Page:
• Depth: SBOM authors should include both top-level components and their transitive dependencies.
  • Known Unknowns: In situations where the SBOM doesn't include a full dependency graph, the SBOM author should note whether this is because a) the component has no further dependencies, or b) the "presence of dependencies is unknown and incomplete."
  • Distribution and Delivery: SBOMs must be made available in a "timely" fashion — with "appropriate access permissions and roles in place."
  • Access Control: Organizations seeking to keep certain elements of a software bill of materials private are required to specify the terms of access control, "including specific allowances and accommodations for integrating SBOM data into the user’s security tools."
  • Accommodation of Mistakes: The regulations governing SBOM creation are obviously quite new, so SBOM consumers are directed to be tolerant of  (unintentional) errors or omissions.

READ MORE: SBOM Minimum Required Elements

Software Bill of Materials Delivery Formats and Specifications

Organizations can and do create and publish a software bill of materials in a number of different formats. HTML is a logical choice for a company seeking to publish the SBOM on its website. Plain Text might be the better option if the software bill of materials will be included in documentation or source code. And then there are options like Markdown, PDF, and CSV.

In addition to these common formats, there are several methods designed specifically for delivering SBOMs, including SPDX (Software Package Data Exchange), Software Identification (SWID) Tags, and Cyclone DX. As mentioned, organizations that sell into the U.S. federal government (and are consequently bound by the terms of the Biden Administration's Cybersecurity Executive Order) are required to convey SBOMs in one of these three formats.


SPDX, a project run by the Linux Foundation, aims to standardize the way organizations share and consume information found in a software bill of materials. SPDX captures data related to provenance, licensing, and security. The image below outlines what data can be found in an SPDX document.

A list of data that can be found in an SPDX document
Image via SPDX website


A Software Identification Tag (or “SWID” for short) is a standardized XML format that identifies and contextualizes the components of a software product. There are four types of SWID tags that come into play at different points in the software development lifecycle (SDLC)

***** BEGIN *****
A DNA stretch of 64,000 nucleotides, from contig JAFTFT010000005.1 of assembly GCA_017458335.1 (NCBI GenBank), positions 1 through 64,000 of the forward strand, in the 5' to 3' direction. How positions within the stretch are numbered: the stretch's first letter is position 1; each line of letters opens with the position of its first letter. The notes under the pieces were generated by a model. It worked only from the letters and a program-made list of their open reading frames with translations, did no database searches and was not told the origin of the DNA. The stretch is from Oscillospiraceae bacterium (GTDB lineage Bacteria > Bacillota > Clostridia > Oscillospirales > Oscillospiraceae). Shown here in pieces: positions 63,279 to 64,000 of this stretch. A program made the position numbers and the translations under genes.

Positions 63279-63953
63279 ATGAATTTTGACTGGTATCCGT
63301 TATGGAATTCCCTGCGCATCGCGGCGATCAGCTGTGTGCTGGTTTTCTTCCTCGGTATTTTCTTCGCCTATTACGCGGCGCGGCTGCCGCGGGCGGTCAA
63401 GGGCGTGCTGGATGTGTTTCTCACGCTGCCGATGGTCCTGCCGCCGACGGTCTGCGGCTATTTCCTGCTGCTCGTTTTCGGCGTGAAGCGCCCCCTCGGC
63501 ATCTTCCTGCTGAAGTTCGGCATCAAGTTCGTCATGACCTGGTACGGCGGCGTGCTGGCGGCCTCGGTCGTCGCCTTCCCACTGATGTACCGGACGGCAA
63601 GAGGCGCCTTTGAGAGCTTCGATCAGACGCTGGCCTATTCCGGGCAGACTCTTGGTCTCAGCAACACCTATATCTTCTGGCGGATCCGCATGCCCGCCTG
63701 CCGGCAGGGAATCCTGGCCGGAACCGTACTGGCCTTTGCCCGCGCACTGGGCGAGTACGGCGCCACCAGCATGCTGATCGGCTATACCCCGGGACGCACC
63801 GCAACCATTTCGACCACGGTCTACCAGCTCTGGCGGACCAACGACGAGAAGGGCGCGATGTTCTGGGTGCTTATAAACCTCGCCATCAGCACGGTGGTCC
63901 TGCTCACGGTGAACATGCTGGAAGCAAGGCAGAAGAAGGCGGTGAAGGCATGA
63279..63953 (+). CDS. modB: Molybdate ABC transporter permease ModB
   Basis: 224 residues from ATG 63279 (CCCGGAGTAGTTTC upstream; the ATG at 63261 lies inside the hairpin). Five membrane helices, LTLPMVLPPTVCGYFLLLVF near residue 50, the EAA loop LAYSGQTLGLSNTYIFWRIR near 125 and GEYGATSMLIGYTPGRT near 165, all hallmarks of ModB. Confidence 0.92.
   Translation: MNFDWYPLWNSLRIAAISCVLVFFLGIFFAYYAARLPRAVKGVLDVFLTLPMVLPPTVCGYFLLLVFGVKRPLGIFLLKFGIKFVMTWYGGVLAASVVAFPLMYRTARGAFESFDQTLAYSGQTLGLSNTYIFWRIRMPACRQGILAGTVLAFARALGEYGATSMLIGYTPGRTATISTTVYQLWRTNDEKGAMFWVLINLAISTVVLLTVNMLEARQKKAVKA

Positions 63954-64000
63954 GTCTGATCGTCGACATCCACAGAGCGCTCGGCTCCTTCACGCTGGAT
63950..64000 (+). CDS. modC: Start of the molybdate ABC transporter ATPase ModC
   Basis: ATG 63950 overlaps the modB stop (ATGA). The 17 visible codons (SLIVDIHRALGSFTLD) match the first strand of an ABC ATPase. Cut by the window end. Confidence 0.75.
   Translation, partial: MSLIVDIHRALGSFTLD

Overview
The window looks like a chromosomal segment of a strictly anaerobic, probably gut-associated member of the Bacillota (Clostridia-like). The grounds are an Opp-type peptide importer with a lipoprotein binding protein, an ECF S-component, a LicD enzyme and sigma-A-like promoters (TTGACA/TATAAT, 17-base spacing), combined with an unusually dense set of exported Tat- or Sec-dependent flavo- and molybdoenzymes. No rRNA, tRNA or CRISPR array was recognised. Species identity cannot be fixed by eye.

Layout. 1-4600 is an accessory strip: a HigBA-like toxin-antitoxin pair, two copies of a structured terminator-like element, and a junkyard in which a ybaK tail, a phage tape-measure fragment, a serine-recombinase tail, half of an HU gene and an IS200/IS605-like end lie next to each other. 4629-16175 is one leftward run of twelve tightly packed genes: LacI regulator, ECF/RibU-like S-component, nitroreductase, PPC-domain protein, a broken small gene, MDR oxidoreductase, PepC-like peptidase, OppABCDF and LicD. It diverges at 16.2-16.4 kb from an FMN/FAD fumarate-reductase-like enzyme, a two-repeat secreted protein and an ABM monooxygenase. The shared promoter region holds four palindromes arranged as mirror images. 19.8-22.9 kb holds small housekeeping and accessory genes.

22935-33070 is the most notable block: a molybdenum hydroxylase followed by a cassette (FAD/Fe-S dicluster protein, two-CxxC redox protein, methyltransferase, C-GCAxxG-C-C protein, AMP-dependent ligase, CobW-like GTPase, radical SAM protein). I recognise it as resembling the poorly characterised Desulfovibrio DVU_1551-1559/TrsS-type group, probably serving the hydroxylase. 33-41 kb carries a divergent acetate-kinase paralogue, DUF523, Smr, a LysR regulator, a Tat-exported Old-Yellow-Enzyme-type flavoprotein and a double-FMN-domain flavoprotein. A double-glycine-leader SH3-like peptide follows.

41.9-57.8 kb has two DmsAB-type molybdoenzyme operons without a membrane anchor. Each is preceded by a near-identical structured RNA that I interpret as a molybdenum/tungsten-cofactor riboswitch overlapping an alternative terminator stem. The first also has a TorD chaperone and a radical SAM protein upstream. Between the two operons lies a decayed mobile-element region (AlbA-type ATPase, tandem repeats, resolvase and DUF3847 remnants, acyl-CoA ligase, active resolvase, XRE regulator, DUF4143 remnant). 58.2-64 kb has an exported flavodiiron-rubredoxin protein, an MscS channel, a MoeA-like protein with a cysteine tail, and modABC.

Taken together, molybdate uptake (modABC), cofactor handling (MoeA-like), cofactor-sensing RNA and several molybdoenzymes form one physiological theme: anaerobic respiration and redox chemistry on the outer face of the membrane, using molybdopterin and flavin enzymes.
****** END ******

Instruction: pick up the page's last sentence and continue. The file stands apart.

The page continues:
• Corpus Tags: These identify and describe software components in a pre-installation state. Per NIST, corpus tags are “intended to be used as inputs to software installation tools and processes.”
  • Primary Tags: The intent of a primary tag is to identify and contextualize software products post-installation.
  • Patch Tags: As the name implies, patch tags identify and describe the patch (as opposed to the core product itself). Additionally, patch tags can and do include contextual information on the relationship between the patch and other products or patches.
  • Supplemental Tags: The SWID format allows only tag creators to modify corpus, primary, and patch tags. Supplemental tags give software users and software management tools the ability to add helpful contextual information of local utility, such as license keys and contact information for relevant parties.

Organizations have some measure of flexibility when it comes to deciding which tags and specific data elements to include with their products. The SWID specification outlines a number of optional elements and attributes in addition to several required fields.

Ultimately, a minimal valid and conforming tag requires only a handful of elements that describe the software product (such as name and Tag ID) and the entity that created it. For the most comprehensive and up-to-date information on SWID Tag data elements, we recommend viewing the full ISO/IEC 19770-2:2015 Standard.

Cyclone DX

Per its website, Cyclone DX is “is a lightweight software bill of materials (SBOM) standard designed for use in application security contexts and supply chain component analysis.” In other words, it aims to achieve a similar objective to SPDX, SWID, and really all SBOM delivery formats in providing key information about the software components that comprise an application.